Tag Archives: Barnsdall Park

“Forever Flamenco” Review: Flamenco, like Krumping, is a Full Body and Soul Experience

by Jessica Koslow

Lakshmi Basile

Sitting a few rows back from the stage at Barnsdall Gallery Theatre watching the Fountain Theatre’s monthly showcase of “Forever Flamenco!” this past Sunday, I was reminded of krump dancing. Let me explain. Since September I have been attending a krump session — a circle of dancers who congregate every Wednesday at midnight in a parking lot in North Hollywood — observing a style of dance that has its roots in South Central Los Angeles. If you saw Dave LaChapelle’s 2005 documentary Rize, you know what I’m talking about. If not, what brought me back to the after-hours dancing at the parking lot was the foot stomping (obviously), but more overwhelmingly, the emotional release the dancers wear on their faces and exhibit in their movements.

Krump dancers in the documentary film, "Rize".

Without knowing much about flamenco, I have gleaned enough to offer that the histories of the people who created both art forms are similar in enough ways to inspire movement of such emotional magnitude. Both African Americans and Gypsies are historically oppressed groups of people who have expressed their experience via their bodies. Every foot slam, hand clap and outstretch of an arm delivers you to a different memory. The feelings that overcome you may not be the same ones the dancers express, but they serve the same purpose: They make you feel alive and connect you with humanity.

A flamenco show is an all-over-body experience. The dancers’ faces contort with feeling, their arms gracefully strike controlled poses in the air, and their feet pound the stage like tap dancers. Even the costumes — with ruffles, wraps, polka dots, lace, hot pink flowers and long trains — get in on the dramatic action. Illuminating it all is the music, which preceded the dance.

Singer Jesus Montoya’s classically scruffy, aching, heart-wrenching vocals powered the night of flamenco. Accompanied by guitarist Juan Antonio Gomez and percussionist Gerardo Morales, the trio had a jolly good time throughout the performances, laughing and calling out to the dancers and each other. It was almost as if Montoya were trying to get the dancers to crack a smile.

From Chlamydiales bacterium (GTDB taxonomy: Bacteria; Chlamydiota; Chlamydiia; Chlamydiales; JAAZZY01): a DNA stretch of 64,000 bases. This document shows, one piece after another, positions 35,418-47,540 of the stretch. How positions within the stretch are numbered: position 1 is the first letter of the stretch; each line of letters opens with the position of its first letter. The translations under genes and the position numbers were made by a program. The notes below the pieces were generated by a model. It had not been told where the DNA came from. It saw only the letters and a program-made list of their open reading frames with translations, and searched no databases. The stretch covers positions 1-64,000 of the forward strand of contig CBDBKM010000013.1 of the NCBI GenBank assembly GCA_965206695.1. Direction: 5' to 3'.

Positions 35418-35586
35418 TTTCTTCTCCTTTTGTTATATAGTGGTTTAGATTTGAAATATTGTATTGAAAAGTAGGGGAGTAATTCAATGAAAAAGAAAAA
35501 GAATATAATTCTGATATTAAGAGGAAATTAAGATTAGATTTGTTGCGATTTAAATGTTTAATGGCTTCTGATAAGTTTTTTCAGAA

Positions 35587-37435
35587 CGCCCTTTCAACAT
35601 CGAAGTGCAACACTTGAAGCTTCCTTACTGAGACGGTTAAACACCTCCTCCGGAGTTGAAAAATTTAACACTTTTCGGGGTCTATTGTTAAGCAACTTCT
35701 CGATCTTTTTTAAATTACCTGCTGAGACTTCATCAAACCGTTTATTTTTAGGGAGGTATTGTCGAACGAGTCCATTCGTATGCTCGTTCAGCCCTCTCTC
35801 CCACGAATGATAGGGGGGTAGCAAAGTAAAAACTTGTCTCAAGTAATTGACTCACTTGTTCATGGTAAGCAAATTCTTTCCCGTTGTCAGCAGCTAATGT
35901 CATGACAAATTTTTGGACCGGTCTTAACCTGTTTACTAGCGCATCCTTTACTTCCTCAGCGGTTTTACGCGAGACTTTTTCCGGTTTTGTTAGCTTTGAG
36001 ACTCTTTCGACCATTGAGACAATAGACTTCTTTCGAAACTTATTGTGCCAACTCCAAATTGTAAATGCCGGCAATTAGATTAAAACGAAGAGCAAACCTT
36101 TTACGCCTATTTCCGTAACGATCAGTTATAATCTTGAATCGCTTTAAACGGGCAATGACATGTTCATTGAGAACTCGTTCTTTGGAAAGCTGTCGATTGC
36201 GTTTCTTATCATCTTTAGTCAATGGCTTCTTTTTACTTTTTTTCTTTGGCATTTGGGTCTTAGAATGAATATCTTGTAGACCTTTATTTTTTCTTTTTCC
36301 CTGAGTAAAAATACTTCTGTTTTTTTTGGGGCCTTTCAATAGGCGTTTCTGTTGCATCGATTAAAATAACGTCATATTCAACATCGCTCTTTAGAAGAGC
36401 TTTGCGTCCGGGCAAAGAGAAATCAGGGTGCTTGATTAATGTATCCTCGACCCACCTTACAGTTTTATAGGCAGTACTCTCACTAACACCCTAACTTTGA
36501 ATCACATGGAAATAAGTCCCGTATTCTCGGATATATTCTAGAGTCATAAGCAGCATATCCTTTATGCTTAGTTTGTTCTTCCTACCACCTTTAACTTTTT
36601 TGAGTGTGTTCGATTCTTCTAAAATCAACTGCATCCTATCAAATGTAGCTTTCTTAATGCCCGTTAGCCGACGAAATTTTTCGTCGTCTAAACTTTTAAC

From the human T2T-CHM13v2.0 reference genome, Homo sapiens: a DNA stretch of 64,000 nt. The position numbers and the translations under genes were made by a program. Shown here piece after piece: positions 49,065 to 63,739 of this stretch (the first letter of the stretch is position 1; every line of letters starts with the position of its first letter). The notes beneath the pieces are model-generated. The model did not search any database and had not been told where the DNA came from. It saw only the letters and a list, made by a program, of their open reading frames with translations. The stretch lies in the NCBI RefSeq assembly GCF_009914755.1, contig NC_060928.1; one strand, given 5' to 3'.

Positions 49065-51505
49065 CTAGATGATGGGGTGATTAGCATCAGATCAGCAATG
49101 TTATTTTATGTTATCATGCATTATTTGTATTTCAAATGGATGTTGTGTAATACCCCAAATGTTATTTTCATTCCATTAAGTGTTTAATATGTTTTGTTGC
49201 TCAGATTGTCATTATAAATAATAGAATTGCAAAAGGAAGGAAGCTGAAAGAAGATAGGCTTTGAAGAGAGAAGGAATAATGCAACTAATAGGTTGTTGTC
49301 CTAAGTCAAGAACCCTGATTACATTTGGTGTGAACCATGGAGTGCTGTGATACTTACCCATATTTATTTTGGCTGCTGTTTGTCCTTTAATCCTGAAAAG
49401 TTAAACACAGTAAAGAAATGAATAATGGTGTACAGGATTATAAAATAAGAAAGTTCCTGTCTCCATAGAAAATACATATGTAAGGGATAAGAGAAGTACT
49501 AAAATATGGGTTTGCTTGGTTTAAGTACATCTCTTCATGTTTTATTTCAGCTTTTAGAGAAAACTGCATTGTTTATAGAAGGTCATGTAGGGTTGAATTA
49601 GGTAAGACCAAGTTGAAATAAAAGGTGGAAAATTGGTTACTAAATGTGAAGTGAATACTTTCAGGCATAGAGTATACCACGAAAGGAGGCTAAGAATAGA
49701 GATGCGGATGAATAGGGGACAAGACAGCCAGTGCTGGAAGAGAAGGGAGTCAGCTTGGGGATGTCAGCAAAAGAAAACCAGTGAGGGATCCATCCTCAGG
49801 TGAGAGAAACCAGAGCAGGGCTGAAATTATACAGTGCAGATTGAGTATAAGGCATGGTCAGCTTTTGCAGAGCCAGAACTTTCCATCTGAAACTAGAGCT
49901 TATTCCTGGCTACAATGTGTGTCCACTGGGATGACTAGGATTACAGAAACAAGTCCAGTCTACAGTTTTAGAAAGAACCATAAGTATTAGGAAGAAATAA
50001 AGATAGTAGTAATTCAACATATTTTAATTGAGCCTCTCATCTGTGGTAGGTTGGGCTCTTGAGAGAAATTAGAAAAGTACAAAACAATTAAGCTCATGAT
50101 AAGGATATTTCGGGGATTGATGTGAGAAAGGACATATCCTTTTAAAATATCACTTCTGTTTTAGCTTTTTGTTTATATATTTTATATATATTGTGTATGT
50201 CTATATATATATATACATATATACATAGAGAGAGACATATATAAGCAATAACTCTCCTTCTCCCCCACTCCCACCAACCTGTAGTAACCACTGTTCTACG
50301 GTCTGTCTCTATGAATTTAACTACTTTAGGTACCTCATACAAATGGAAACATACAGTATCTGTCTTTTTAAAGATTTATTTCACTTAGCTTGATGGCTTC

But that’s one of the beauties of a flamenco show — the audience and band interaction. (Another wonder is the constant hand clapping, which seems to be an unspoken code I can’t figure out.) Not only do the musicians yell out encouraging words (most often, “Olé!”); audience members yell out snippets in Spanish whenever it strikes their fancy. After an especially emotional stomp, or long and fast footwork set, the audience and musicians erupt with pleasure.

The climax of the night came after Lakshmi Basile finished her solo, “Fondo del Mar (Depth of the Ocean) Solea.” Her performance appeared cathartic — for her and the audience — as if there were no end to her emotional release, or ours. Just when you thought a flamenco dancer has finished a performance, they rev back up for a little bit more. Basile’s exertion was so complete, one of her clips went flying out of her hair. Olé!

Ricardo Chavez

While at times the Barnsdall Gallery stage was swirling with somber, it was mostly a festive atmosphere. Ricardo Chavez, the long male dancer, looked like he stepped out of the pages of GQ. I wasn’t surprised to hear that the woman sitting behind me takes his class in Santa Ana.

At the end of the night, the performers invited anyone who wished to come up on stage and dance in a circle they had formed. Much like the krump session I attend weekly, this is a space that encourages improvisation and freestyle, where the dancers share moves and challenge and inspire each other. I’ve seen this done at tap shows too, and this spirit exemplifies dance communities at their best.

For more information about the next “Forever Flamenco!” show, visit fountaintheatre.com.

Jessica Koslow writes for CultureSpotLA.com

Backstage at “Forever Flamenco” with Lakshmi Basile

Last night at Forever Flamenco, Lakshmi Basile and the stellar company of fabulous guest artists sizzled and soared at the 300-seat Gallery Theatre in Barnsdall Park. Lakshmi was joined by singer Jesus Montoya, guitarist Juan Antonio Gomez, percussionist Gerardo Morales, and fellow dancers Adriana Maresma Fois and Ricardo Chavez.

The large audience was loud, festive, and ready to party! They had a marvelous time, applauding wildly and shouting “Ole!” to the performers on stage throughout the swirling concert.

After the magic on stage, joyful celebration erupted back stage. Here’s a peak:

Lakshmi Basile

Dancer Ricardo Chavez and singer Jesus Montoya.

Dancer Adriana Maresma-Fois

Our next Forever Flamenco will be Sunday Feb 28 (323) 663-1525 Check our website for details.